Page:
The answer to the question raised is not that simple. Since this Court landed down the decision in 1903, in the case of Fawcett v. Mt. Airy, 134 N.C. 125, 45 S.E. 1029, the construction, maintenance and operation *138of a water and light plant by a municipality, has been held to be a necessary governmental expense. Even so, it has been uniformly Held that, except as to certain exempted services such as furnishing water to extinguish fires, Klassette v. Drug Co., 227 N.C. 353, 42 S.E. 2d 411; Mabe v. Winston-Salem, 190 N.C. 486, 130 S.E. 169; Mack v. Charlotte, 181 N.C. 383, 107 S.E. 244; G.S. 160-255, a municipality in operating a water or light plant or other business function does so in its corporate or proprietary capacity. Fisher v. New Bern, 140 N.C. 506, 53 S.E. 342; Harrington v. Wadesboro, 153 N.C. 437, 69 S.E. 261; Terrell v. Washington, 158 N.C. 281, 73 S.E. 888; Woodie v. Wilkesboro, 159 N.C. 353, 74 S.E. 924.
The construction and maintenance of streets by a municipality is a governmental and not a proprietary function, but since the decision in Bunch v. Edenton, 90 N.C. 431 (1884), it has been uniformly held in this jurisdiction that municipalities may be held liable in tort for failure to maintain their streets in a reasonably safe condition, and they are now required by statute to do so, G.S. 160-54. Hamilton v. Rocky Mount, 199 N.C. 504, 154 S.E. 844; Speas v. Greensboro, 204 N.C. 239, 167 S.E. 807; Broome v. Charlotte, supra; Whitacre v. Charlotte, 216 N.C. 687, 6 S.E. 2d 558; Hunt v. High Point, 226 N.C. 74, 36 S.E. 2d 694.
“Where a city maintains a wharf and charges wharfage for the use thereof, negligence relating thereto, resulting in injury, may create municipal liability. . . . The municipality is bound the same as a private individual to use ordinary care and diligence in keeping the wharf free and safe from obstructons, and is liable in an action at common law for damages done to a vessel, or person on the wharf, by reason of neglect of such duty.” McQuillin, Municipal Corporations (2d Ed.), Section 2849, p. 1183, et seq. Henderson v. Wilmington, 191 N.C. 279, 132 S.E. 25.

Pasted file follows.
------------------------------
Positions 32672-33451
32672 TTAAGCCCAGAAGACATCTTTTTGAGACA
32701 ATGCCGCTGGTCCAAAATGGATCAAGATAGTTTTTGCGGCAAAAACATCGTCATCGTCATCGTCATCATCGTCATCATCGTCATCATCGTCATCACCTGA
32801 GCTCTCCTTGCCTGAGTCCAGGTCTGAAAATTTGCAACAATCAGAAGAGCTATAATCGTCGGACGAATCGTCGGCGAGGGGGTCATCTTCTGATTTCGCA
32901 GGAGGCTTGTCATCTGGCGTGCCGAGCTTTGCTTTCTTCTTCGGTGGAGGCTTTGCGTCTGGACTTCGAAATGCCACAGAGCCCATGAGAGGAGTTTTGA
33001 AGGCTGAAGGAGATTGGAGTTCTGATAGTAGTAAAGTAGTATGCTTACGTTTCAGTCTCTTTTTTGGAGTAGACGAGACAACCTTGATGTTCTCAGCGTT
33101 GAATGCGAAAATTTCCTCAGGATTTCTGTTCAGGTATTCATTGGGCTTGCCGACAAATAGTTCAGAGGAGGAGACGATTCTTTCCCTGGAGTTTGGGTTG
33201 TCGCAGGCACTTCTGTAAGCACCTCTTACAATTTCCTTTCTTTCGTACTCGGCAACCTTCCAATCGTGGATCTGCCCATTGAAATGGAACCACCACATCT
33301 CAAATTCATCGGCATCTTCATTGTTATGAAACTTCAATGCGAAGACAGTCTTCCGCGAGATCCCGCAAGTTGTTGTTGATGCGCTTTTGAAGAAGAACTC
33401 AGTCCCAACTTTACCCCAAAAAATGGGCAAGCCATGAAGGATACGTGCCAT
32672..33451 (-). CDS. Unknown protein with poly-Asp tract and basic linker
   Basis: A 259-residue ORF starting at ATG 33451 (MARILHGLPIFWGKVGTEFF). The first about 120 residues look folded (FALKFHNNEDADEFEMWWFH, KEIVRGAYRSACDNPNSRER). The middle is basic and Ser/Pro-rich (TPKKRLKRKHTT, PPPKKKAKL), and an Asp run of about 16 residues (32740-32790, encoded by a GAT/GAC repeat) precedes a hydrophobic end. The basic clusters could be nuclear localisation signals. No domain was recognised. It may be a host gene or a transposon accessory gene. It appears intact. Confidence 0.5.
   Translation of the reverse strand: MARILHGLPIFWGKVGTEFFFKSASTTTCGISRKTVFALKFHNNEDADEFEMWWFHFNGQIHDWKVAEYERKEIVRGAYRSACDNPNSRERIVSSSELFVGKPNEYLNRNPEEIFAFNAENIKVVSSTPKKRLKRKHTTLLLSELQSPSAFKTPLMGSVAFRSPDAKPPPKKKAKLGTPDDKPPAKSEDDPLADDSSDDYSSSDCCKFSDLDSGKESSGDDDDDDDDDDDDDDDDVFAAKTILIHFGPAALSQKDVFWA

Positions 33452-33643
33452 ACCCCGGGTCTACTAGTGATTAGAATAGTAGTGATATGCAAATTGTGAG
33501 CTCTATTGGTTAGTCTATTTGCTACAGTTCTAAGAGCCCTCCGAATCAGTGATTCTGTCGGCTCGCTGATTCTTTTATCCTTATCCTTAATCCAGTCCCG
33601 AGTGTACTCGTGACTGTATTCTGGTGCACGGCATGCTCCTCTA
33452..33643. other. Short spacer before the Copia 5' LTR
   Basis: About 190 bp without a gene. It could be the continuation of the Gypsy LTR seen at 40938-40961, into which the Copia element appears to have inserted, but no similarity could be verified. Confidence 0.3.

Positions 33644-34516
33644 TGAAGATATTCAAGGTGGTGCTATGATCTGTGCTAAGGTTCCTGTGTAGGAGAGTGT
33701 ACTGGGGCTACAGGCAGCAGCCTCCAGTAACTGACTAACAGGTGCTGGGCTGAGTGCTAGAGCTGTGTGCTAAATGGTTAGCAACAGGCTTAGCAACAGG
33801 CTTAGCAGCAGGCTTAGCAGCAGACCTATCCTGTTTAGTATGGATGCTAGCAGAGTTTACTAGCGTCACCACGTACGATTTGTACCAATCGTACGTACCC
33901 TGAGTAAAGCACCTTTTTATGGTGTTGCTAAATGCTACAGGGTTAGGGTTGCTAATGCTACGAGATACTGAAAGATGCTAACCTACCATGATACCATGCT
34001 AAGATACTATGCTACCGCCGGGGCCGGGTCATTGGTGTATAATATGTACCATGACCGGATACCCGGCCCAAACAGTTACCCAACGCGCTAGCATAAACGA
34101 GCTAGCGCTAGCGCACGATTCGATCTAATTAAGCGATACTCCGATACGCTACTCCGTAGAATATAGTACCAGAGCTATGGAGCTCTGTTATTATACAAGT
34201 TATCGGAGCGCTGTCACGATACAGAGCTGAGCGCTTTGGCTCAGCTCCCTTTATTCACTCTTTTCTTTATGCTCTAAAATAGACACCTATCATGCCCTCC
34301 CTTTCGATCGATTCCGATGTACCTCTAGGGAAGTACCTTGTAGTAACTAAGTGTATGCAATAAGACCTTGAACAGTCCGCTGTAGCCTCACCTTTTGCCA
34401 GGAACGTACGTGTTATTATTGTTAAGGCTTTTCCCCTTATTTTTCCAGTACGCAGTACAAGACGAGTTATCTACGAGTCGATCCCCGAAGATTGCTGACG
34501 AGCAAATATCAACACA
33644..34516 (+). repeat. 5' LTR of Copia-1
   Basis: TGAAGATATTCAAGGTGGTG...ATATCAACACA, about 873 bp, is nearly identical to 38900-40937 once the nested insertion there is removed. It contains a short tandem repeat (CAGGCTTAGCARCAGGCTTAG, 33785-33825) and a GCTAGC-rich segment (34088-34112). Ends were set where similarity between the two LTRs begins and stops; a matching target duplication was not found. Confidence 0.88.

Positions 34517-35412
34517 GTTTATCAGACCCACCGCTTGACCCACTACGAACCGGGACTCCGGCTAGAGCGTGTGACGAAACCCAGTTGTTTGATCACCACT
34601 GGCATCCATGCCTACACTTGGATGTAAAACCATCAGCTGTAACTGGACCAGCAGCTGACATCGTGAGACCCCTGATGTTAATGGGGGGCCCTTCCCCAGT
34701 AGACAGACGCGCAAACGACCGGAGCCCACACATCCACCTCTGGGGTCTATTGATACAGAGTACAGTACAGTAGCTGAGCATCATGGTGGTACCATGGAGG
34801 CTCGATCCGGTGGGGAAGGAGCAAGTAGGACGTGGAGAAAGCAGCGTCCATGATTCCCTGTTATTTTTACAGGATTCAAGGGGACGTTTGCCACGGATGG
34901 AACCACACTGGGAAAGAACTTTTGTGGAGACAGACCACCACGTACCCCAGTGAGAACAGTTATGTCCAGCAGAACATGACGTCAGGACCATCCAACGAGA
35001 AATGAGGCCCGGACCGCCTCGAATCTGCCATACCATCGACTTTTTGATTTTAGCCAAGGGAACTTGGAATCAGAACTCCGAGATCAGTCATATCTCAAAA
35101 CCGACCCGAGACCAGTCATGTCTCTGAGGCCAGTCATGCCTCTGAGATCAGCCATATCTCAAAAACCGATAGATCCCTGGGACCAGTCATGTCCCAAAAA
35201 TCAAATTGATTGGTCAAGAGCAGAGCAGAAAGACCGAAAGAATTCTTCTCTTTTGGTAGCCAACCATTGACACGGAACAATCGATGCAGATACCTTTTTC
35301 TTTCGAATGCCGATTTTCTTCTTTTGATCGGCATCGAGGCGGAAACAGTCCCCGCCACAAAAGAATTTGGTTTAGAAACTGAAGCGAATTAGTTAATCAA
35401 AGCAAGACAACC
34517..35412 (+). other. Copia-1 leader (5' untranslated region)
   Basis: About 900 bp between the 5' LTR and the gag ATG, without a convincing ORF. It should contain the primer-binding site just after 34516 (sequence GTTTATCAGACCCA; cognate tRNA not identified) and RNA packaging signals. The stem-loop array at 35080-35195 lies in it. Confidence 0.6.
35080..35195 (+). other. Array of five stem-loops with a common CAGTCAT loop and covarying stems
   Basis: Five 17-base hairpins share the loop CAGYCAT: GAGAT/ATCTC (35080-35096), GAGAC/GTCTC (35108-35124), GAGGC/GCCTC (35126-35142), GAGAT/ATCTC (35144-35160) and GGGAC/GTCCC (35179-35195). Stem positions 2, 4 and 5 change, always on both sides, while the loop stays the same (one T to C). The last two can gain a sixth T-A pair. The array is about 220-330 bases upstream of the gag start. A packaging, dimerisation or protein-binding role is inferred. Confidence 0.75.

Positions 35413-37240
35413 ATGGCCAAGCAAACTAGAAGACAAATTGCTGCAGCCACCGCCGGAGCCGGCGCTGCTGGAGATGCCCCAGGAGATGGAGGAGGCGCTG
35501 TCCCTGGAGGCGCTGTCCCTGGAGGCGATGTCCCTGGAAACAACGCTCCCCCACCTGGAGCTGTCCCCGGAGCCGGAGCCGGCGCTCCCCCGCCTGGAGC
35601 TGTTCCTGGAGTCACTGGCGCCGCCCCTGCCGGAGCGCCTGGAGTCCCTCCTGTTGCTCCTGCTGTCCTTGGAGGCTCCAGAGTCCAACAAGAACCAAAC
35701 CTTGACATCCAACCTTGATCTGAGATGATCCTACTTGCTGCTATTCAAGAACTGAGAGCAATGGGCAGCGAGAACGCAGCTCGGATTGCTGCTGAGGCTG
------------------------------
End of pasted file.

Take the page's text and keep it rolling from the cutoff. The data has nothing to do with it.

We have cited the above decisions to show that a municipality may in certain instances, be liable in tort even though it may be engaged in a governmental function; and likewise may be held liable when engaged in a proprietary function which is considered such a public necessity that its activity is held to be for a public purpose and a necessary governmental expense.
We held in Sing v. Charlotte, 213 N.C. 60, 182 S.E. 693, that an airport is not a necessary governmental expense. It was also held in Turner v. Reidsville, 224 N.C. 42, 29 S.E. 2d 211, that the expenditure of funds for the construction and maintenance of an airport by the City of Reids-ville was for a public purpose. This decision was cited and followed in Airport Authority v. Johnson, 226 N.C. 1, 36 S.E. 2d 703, Cf. Nash v. Tarboro, supra.
*139The identical question now before us is one of first impression with us, and in view of the numerous exceptions to the definitions that have been laid down in an effort to define what is a governmental function of a municipality and what is a corporate or proprietary one, we deem it proper to examine the decisions from other jurisdictions bearing on the question under consideration.
The overwhelming weight of authority is to the effect that the construction, operation and maintenance of an airport by a municipality is a proprietary function and that such municipality may he held liable in tort for the negligent operation thereof. Mayor and City Council v. Crown Cork & Seal Co. (C.C.A. Fourth Circuit 1941), 122 F. 2d 385; Peavey v. City of Miami, 146 Fla. 629, 1 So. 2d 614; Pignet v. City of Santa Monica, 29 CA 2d, Cal. 286, 84 P. 2d 166; City of Blackwell v. Lee, 178 Okla. 338, 62 P. 2d 1219; Christopher v. City of El Paso (Texas Civ. App.), 98 S.W. 2d 394; Mollencop v. City of Salem, 139 Ore. 137, 8 P. 2d 783; Coleman v. City of Oakland, 110 Cal. (q.) 715, 295 P. 59; City of Mobile v. Lartigue, 221 Ala. 36, 127 So. 257; Fixel on The Law of Aviation (3d Ed. 1948), p. 198; Aviation Accident Law by Ehyne (1947), p. 149.